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CMS Energy faces challenge of replacing coal-fired power

World Coal,

CMS Energy has said it expects to need at least 1000 MW – and possibly as much as 2500 MW – of new capacity over the coming decade in order to replace coal-fired power generation that is set to be retired. The company is also facing expiring power purchase agreements.

Plans for the currently dormant Thetford natural gas-fired power plant project in Michigan may need to be revived to meet these generation requirements, according to company officials.

CMS has announced plans to shut over 900 MW of its “classic seven” coal units in April 2016. In total, the company has roughly 8000 MW of generation capacity, most of it coal fired.

During a conference coal, CEO of CMS, John Russell, told analysts that he believes the legislature may eliminate Michigan’s controversial retail-open-access programme, while expanding the renewable portfolio standard in 2015.

In 2008, lawmakers passed P.A. 295, comprehensive energy legislation that rolled back electric choice. It imposed a 10% shopping cap on the total load of CMS and DTE, while ushering in a 10% by 2015 renewable energy requirement.

CMS and DTE opposed the choice proposal then, and continue to do so six years later.

"In 2015, we see the possibility of an increase in the RPS, continuation of energy efficiency goals, regulatory improvements and the potential elimination of retail open access," Russell said.

New capacity will be needed, both he and CFO Tom Webb said, to offset the retirement of older coal plants and replace existing PPAs with Entergy's Palisades nuclear plant and Midland Cogeneration Venture that are scheduled to expire early next decade. Both Palisades and MCV are located in Michigan.

If electric choice goes away, CMS' capacity needs may increase. "With the possibility of customers returning to bundled service, the capacity needs may be even larger," Webb said. "If we build 1000 MW of new capacity, we likely will need to build or secure 2500 MW just to replace EPA-related plant closures," he added.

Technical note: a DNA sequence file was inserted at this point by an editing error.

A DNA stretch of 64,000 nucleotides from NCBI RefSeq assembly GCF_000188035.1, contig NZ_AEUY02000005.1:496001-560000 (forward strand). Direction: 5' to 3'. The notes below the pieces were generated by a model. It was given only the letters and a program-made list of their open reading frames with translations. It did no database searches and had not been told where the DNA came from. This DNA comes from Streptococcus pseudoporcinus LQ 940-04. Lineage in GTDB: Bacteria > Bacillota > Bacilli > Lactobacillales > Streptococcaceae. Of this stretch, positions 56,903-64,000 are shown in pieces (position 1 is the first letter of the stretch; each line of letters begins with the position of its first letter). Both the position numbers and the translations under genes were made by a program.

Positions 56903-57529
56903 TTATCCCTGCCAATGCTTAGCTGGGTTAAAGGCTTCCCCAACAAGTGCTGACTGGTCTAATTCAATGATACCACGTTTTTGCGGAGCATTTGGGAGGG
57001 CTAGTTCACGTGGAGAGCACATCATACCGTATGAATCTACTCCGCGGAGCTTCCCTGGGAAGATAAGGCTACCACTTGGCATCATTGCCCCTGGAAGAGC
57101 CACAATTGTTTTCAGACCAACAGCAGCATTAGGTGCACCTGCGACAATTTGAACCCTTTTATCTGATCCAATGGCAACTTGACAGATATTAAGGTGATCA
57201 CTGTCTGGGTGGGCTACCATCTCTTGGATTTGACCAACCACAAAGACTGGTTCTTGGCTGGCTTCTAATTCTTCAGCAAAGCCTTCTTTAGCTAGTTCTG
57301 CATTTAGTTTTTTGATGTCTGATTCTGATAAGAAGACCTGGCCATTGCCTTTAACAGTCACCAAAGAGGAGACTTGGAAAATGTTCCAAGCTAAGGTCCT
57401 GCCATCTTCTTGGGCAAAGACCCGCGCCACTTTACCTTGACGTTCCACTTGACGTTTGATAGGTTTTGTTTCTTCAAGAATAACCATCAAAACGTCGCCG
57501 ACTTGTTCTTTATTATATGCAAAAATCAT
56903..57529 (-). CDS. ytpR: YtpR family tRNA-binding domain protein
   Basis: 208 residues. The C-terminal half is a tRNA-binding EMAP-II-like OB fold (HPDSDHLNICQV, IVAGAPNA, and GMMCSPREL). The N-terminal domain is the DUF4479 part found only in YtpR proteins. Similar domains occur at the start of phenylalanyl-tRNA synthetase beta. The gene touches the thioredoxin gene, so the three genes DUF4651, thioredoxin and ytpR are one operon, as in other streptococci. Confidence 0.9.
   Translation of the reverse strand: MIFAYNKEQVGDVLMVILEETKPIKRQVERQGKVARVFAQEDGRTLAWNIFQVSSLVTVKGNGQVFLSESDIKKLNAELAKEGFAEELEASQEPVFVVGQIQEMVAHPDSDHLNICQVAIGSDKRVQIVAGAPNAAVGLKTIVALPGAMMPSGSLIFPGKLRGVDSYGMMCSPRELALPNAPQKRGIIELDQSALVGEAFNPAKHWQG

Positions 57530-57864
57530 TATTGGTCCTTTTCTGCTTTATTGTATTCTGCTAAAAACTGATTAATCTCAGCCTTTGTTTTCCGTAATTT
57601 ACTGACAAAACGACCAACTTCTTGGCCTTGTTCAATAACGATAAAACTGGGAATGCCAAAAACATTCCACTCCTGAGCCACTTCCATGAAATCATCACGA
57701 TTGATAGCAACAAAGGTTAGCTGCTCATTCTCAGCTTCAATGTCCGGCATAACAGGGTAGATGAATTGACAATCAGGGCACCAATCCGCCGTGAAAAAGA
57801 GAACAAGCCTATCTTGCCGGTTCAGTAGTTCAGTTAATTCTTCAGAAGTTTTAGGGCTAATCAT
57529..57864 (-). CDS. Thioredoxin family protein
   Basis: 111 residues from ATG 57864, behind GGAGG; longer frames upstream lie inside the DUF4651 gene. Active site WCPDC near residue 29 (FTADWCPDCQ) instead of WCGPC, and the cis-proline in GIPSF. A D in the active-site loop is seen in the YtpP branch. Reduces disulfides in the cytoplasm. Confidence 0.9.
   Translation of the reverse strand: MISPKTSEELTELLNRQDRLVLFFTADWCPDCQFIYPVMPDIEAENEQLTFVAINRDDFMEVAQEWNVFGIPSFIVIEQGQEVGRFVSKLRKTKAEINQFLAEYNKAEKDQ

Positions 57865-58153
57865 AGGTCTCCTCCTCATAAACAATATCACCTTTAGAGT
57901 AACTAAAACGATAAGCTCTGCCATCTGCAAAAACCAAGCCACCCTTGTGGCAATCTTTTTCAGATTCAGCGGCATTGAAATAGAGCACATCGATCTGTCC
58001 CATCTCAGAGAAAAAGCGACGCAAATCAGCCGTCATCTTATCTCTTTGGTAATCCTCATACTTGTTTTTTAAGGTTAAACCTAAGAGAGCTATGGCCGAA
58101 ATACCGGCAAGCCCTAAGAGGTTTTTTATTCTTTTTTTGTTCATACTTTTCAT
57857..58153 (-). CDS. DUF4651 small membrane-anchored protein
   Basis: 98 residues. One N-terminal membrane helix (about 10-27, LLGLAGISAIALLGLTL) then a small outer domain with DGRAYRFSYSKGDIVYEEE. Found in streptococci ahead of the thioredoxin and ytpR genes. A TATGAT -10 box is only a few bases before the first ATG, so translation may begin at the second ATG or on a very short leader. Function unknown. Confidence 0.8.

Environmental Protection Agency (EPA) rules are set to cause many utility companies to retire at least some of their older coal generation. Some industry professionals have called the EPA legislature a “war on coal”.

Russell, in response to a question from analyst Dan Eggers of Credit Suisse, suggested reviving the 700 MW Thetford combined-cycle project in the Flint area is a strong possibility.

"The Thetford site is ready to go," he noted. "We do have expandability. We have gas and electric transmission. We have older units on site."

Earlier this year, CMS placed the $700 million project on hold after it agreed to buy a 540 MW gas-fired generator in Jackson for $155 million. AlphaGen currently owns the combined-cycle/peaker and is operating it on a merchant basis.

Russell added that, over the next few years, CMS probably will rely on market purchases of perhaps 400 MW to meet growing load requirements.

Edited from various sources by Sam Dodson

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